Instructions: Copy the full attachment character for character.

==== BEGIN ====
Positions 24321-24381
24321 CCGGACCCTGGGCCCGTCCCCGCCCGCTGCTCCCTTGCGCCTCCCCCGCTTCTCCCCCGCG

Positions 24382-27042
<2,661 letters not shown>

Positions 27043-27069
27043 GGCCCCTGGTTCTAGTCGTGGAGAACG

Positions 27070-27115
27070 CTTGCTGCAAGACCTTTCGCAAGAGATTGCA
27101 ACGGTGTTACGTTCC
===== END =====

Positions 24321-24381
24321 CCGGACCCTGGGCCCGTCCCCGCCCGCTGCTCCCTTGCGCCTCCCCCGCTTCTCCCCCGCG

Positions 24382-27042
<2,661 letters not shown>

Positions 27043-27069
27043 GGCCCCTGGTTCTAGTCGTGGAGAACG

Positions 27070-27115
27070 CTTGCTGCAAGACCTTTCGCAAGAGATTGCA
27101 ACGGTGTTACGTTCC